New to the live auction industry?
While auctions are events full of excitement and anticipation for those of us who have been participating in them for a long time, live auctions can be disconcerting if you don’t know what you’re doing. Afterall, you don’t want to accidentally bid on a wrong item, bringing home a beautiful new skid steer or tractor to your suburban home. We’ve compiled a list of tips for beginners heading into their first live auction so that you can know what to expect, feel as comfortable as possible, have a great time, and bring home some fantastic pieces.
First things first: Basic Auction Vocabulary
If you aren’t used to the auction industry, the vocabulary can trip you up! Here are a few common terms that you should know heading into your first auction:
Auctioneer – the person at the front of the room calling out bids and leading the auction
Seller/Consigner – the individual or company that is selling the item through the auction
Lot – an item or items that you bid on, typically distinguished by a lot number
Starting Bid – the minimum dollar amount that you can start bidding at (typically set by the auction company)
Bid Increment – the dollar amount by which you must increase your bid by (Ex. If an item has a starting bid of $10 with a $5 bid increment the next bid will have to be $15 then $20 and so on). These are typically used in online auctions, but it is good for you to know.
Buyer’s Premium – an additional charge added to a final bid that the buyer will pay. This will be indicated for each item and you will be able to know this before bidding.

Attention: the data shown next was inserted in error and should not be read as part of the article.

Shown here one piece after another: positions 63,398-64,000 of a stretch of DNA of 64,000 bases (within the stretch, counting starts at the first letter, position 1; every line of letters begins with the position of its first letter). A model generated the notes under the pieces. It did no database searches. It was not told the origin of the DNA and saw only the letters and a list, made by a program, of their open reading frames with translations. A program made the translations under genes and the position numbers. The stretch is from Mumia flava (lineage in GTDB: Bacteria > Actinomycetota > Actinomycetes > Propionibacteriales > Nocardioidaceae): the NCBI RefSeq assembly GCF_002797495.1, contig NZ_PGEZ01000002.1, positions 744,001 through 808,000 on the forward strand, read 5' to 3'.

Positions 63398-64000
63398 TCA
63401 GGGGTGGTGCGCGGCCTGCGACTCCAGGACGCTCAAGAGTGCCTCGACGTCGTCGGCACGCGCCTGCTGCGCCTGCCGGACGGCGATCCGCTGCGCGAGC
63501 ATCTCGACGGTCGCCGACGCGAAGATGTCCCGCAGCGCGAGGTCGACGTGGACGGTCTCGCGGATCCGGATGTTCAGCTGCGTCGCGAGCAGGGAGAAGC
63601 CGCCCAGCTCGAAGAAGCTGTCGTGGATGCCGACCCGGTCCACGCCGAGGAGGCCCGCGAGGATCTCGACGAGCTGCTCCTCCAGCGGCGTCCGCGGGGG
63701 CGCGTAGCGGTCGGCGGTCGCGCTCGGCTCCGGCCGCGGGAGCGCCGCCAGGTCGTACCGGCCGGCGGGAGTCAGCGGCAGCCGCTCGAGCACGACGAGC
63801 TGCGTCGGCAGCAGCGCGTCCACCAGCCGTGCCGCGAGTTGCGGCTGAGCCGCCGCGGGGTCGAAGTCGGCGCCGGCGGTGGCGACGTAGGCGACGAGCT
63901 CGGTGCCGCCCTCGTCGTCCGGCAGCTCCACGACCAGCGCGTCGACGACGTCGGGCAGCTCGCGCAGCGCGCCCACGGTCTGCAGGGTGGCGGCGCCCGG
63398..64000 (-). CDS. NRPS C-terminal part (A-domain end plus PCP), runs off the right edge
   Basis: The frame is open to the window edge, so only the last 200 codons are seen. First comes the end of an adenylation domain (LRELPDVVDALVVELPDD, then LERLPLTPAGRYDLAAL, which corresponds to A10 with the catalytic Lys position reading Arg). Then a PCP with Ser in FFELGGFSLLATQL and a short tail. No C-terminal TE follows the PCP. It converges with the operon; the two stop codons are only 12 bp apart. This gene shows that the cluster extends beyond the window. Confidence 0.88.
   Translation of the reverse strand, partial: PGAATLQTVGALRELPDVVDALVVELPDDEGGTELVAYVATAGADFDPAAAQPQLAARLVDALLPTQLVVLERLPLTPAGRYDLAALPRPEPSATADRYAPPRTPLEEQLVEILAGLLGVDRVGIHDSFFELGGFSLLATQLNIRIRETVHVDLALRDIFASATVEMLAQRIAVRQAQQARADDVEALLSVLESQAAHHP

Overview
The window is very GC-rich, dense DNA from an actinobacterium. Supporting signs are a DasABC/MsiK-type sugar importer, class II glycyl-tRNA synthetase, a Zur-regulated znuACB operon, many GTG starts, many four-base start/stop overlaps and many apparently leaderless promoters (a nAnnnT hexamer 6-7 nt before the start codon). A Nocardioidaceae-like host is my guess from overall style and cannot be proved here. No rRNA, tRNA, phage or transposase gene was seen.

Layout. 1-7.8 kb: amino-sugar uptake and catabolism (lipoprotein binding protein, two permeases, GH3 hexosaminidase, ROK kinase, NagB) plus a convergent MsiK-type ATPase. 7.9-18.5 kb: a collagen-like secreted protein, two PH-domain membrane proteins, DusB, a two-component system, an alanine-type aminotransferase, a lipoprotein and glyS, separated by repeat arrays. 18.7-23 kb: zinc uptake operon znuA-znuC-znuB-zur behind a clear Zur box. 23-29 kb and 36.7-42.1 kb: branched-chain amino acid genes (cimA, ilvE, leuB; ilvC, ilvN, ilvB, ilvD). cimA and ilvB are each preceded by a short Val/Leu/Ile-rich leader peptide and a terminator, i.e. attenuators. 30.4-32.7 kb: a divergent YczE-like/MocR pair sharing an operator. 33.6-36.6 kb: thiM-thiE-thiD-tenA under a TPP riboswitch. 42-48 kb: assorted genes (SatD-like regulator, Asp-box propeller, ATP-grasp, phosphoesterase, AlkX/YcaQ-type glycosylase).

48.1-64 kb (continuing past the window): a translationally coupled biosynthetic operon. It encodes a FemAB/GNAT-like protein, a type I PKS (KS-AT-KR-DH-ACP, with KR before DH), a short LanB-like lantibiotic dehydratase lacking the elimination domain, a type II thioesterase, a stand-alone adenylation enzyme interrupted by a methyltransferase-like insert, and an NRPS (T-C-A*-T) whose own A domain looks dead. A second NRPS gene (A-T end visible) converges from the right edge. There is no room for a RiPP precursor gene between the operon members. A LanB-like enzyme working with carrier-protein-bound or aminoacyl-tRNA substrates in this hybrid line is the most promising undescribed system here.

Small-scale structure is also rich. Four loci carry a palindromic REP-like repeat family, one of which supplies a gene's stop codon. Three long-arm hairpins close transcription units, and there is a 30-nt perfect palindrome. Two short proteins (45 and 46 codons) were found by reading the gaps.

Proxy Bidding – Some live auctions are both online and live. When there is bidding online, many auction companies will allow individuals to set the maximum that they would be willing to pay and then let a computer do the bidding for them. It’s good to know that there may be people bidding against you that aren’t in the room if the auction you attend is both live and online.
Live Auction Beginners: Understanding Your Expectations
As you head into an auction it can be difficult to know what to expect. We’ve outlined a few things that will help you understand what you’re getting yourself into with live auctions and some tips to make the auction process easier!
Before the Auction
1.Register for the auction
Registering for an auction is how you get to bid! It will give you your bidder number and will make you eligible to participate. Registering beforehand gives you more time to inspect your items once you get there instead of being stuck in line. Register for our auctions here.
2.Decide what you want to bid on
Once you get to an auction you can get swept up in the excitement and decide to bid on things that you never knew you wanted but now you must have! Avoid buyers regret by combing through the items before the auction so that you can decide exactly what you want to bid on. Not only will you have a good idea of everything that is up for auction, you will know what items you are dedicated to and will feel more committed to making sure that you get what you want, instead of hopping in randomly on lots that you don’t care about.
3.Do your research